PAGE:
My Year in Food: 2023—Wednesday, January 31st, 2024

In My Year in Books I wrote that quite a few of the books I read this year were cookbooks. This may have been my most interesting year yet for cookbooks, vintage and modern. Besides the cookbooks I’ve acquired, I completed or began three projects in 2023 that were each fascinating in their own way.

Most importantly, in June, I published Tempt Them with Tastier Foods, a collection of recipes from Chicago-area chef Eddie Doucette, who was also the face of IGA groceries throughout the country. This was a fun project—especially testing some of the recipes Doucette encouraged people to try. He’s mostly forgotten today, and that’s a shame. He was a pioneer television chef in Chicago in the fifties, and went on to promote the fun of cooking around the country and around the world.

Crêpe with orange sauce: Crêpe Suzette, from Eddie Doucette’s 1954 television show, Home Cooking.; oranges; Eddie Doucette; crêpes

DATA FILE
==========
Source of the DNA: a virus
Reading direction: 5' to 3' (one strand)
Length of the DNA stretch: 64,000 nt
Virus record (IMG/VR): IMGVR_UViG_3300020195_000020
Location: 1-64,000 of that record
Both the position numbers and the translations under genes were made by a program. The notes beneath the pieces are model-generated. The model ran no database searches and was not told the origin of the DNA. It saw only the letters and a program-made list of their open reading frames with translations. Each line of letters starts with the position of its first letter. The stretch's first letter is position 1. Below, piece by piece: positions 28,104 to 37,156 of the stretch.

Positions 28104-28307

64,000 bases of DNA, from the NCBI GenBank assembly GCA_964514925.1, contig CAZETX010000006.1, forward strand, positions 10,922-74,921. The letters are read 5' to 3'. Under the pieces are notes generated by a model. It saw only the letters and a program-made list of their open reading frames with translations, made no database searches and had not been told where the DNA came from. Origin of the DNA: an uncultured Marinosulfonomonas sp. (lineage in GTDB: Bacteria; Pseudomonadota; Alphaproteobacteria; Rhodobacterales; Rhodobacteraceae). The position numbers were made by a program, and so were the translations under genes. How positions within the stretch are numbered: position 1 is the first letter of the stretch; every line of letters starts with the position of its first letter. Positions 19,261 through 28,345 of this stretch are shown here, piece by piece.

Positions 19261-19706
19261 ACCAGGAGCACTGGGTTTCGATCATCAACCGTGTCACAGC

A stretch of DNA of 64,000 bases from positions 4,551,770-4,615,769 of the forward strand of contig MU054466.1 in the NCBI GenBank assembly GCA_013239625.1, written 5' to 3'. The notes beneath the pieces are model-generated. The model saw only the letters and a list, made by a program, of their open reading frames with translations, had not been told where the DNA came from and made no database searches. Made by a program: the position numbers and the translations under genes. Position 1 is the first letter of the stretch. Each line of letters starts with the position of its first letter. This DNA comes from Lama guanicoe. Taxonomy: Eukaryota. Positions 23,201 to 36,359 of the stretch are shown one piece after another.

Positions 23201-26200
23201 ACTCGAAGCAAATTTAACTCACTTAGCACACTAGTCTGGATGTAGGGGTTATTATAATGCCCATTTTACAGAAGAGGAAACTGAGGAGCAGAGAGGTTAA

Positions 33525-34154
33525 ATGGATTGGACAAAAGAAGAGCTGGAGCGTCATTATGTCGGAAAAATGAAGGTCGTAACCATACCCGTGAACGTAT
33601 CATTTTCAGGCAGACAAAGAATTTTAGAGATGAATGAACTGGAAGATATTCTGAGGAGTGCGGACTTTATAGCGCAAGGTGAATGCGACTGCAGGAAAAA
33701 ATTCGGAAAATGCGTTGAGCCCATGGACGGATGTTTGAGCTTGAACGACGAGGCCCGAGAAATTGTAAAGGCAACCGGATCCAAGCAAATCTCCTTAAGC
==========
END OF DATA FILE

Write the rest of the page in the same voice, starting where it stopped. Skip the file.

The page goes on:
Eddie Doucette’s delicious and easy crèpe suzette.

Orange Nog Breakfast Eye Opener: Orange Nog Breakfast Eye Opener, from Tempt Them with Tastier Foods, the Recipes of Eddie Doucette.; breakfast; oranges; Eddie Doucette; egg nog; eggnog

His wonderful orange nog breakfast beverage.

I also went through a 1950 recipe calendar and began a survey of early refrigerator manual/cookbooks, each of which I’ve written about elsewhere.

It was definitely my most interesting year for travel. This is the first time I’ve been to a place that officially doesn’t speak English.1 I went to Italy, and it should come as no surprise that the food was amazing.

I began the trip in Venice, for an Adriatic cruise. Our group stayed at the Molino Stucky Hotel on Giudecca before sailing, and even the hotel food was amazing.

The food only got better after we set sail. In Kotor, Montenegro, a cookbook author and chef opened her home to us and we had a sit-down meal of local foods and local wines. A planned drive to an archaeological dig in Santorini was canceled, so I wandered about the island on foot catching the sights. One of the sights was a restaurant in the middle of nowhere at the top of a tall hill.